Tag Archives: PSAT

That the SAT changes substantially every ten years or so is not news. College Board’s newest announcement, however, takes the test into entirely new territory: With input from educators and students, College Board is adapting the SAT® Suite of Assessments (SAT, PSAT/NMSQT®, PSAT™ 10, PSAT™ 8/9) to ensure we continue to meet their evolving needs. The digital SAT will allow every student—regardless of where they go to high school—to access opportunities and scholarships. While the SAT is largely optional for college admissions, we want it to be the best possible option for students to show their strengths. Considering that ACT added computer-based testing for international and some school day testing years ago, the idea of a digital entrance exam is hardly novel. But ACT’s experience with unrealistic deadlines and operational challenges suggest we consider College Board’s timeline as more aspirational than assured. Last year, I listed a number of questions…

Read more

The beginning of December can be a very busy time for anyone connected with test prep or college planning.  Why? That’s when students start to get their PSAT scores back and, consequently, when parents get to see their child’s PSAT scores.  For many families, this marks the official beginning of a year or more of test-related angst and pressure. It doesn’t have to be that way. If you’re a parent who hasn’t yet learned what these scores mean and what your next steps should be, consider these tips to get you through the initial discovery of your child’s PSAT score: Other than for National Merit and related scholarship consideration, your child’s PSAT score means nothing!  In fact, a 10th grader’s PSAT score is not even used for National Merit Scholarship competition.  While the PSAT does offer a useful baseline to predict future SAT performance, it is, for all intents and purposes,…

Read more

Take a official, full length test under proctored conditions at the Chariot Learning office.   Take a official, full length practice PSAT under proctored conditions online, and find out your score as soon as you are done! Registrants will take a full PSAT under the guidance of an expert proctor, who will then help everyone score their tests.   What should you have ready when the test starts?   A printed copy of the provided test (Either from your Official Guide or a provided pdf) A printed answer grid Pencils Calculator Snacks and water >> REGISTER NOW!

Take a official, full length practice PSAT under proctored conditions online, and find out your score as soon as you are done! Registrants will login over Zoom and take a full PSAT under the guidance of an expert proctor, who will then help everyone score their tests. We will send registrants a pdf of the test they will take. The fee for this proctored test is $40. You can take this test on its own or as part of our October PSAT Quick Review. What should you have ready when the test starts? A printed copy of the provided test pdf A printed answer grid Pencils Calculator Snacks and water Advance registration is required. Register by either speaking to your Chariot Learning teacher or completing our Student Information Form. **Be sure to let us know if you want to register for a follow-up review session.** NOTE: This test will be…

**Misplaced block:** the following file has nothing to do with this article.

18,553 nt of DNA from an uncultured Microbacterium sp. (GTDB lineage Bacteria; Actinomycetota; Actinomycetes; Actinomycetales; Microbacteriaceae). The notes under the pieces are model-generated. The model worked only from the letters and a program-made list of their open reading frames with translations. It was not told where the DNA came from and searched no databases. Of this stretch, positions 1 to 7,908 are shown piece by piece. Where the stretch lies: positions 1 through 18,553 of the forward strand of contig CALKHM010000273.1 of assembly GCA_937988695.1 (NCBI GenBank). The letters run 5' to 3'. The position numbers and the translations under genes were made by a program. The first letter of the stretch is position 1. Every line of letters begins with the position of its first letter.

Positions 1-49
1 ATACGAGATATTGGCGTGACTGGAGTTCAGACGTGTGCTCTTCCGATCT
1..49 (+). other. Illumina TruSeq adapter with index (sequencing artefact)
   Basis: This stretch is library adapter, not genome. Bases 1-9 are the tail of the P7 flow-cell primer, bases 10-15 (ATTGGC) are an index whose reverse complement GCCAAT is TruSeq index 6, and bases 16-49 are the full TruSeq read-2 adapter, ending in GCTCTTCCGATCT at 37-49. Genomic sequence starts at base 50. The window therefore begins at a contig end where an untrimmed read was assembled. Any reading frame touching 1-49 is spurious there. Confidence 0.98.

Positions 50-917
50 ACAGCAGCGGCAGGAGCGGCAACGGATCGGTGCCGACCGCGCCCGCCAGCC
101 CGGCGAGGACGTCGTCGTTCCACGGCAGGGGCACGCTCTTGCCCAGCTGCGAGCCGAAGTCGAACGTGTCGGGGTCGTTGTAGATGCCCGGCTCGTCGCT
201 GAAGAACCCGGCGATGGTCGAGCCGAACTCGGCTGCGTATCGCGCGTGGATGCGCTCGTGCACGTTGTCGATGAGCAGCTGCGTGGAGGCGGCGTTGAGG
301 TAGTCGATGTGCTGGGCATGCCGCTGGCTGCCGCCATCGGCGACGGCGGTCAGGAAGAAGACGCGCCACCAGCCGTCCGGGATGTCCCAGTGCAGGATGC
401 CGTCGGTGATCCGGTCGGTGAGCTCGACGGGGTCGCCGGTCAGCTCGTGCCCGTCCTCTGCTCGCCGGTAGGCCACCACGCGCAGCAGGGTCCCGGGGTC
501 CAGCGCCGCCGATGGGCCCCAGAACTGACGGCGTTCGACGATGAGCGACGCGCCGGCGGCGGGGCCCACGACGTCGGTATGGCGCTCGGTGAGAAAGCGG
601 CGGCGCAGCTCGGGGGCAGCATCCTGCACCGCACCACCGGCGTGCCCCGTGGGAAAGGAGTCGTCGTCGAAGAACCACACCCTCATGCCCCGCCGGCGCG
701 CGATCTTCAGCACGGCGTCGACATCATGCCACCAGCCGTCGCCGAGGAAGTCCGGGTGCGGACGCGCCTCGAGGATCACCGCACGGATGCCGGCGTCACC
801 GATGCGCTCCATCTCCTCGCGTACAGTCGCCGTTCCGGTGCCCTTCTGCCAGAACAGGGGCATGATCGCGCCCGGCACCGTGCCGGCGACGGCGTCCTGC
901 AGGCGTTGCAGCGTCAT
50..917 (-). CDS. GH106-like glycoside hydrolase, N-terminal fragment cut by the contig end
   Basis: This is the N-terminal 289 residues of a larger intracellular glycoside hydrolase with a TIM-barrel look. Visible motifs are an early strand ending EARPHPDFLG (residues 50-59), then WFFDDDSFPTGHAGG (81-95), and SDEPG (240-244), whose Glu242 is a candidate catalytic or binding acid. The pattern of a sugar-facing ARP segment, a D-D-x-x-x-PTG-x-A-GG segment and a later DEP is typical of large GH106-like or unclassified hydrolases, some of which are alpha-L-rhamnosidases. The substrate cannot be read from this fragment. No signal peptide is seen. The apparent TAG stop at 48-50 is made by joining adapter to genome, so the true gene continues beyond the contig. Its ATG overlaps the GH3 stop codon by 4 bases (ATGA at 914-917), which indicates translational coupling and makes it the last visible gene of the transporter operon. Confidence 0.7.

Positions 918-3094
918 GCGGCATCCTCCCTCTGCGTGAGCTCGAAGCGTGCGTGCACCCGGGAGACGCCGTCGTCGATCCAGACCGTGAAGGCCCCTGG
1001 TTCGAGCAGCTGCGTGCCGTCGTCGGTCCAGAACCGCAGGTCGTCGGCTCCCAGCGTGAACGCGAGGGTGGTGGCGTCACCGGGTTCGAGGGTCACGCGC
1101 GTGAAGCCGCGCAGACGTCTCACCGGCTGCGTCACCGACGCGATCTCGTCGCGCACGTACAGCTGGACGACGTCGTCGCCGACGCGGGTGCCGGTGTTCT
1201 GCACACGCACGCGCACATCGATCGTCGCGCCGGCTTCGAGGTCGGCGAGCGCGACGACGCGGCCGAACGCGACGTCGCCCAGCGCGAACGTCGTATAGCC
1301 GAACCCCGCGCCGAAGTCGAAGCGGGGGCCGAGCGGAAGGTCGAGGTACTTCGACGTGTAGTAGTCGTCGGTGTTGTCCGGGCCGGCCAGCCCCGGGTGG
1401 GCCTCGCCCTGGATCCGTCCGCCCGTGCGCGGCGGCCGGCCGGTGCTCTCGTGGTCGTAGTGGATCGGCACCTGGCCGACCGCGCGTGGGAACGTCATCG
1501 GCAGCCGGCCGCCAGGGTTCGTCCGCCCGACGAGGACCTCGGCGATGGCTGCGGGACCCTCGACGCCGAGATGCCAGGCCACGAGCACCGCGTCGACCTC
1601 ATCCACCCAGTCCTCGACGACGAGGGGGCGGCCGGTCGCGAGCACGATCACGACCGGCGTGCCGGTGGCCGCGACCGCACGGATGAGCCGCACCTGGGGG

Read more

This time of year finds us answering a lot of questions about the PSAT, from parents eager to arrange prep to others wondering if their teens should take the the October test at all. And, really, the question deserves consideration. Just about every high school has its juniors, and sometimes even sophomores, sit for the PSAT. Schools have good reason to administer these tests, thanks to the wealth of score data the College Board sends back. But is the test worth any single student’s time? Why take the PSAT? The College Board describes many benefits to taking the PSAT, but only a couple of them seem persuasive. Consider each one: Discover Your AP® Potential BAD IDEA, at least if you are already a junior. By that time, qualified students with access are already enrolled in several AP classes. 10th graders who haven’t already tried AP European or World History might…

Read more

The PSAT/NMSQT serves a number of valuable functions; not only does this test act as the first criterion for National Merit Scholarship recognition, but its scores also offer insight into future SAT results. No, the PSAT is not exactly like the official SAT or even a well-proctored practice SAT, but PSAT scores should give high school juniors a fairly accurate sense of how–in the absence of any other prep, of course–they will score on the SAT. What should we infer, then, from October’s alarmingly low PSAT scores? Anecdotal information has finally been confirmed by College Board, though not in any forum available to the general public. Fortunately, Art Sawyer and his colleagues at Compass Education Group pieced together the fragmented reports available to suss out some alarming conclusions: The number of juniors scoring 1400+ dropped 30%, from 71,000 to less than 50,000. The number of sophomores scoring 1400+ dropped 36%.…

Read more

6/38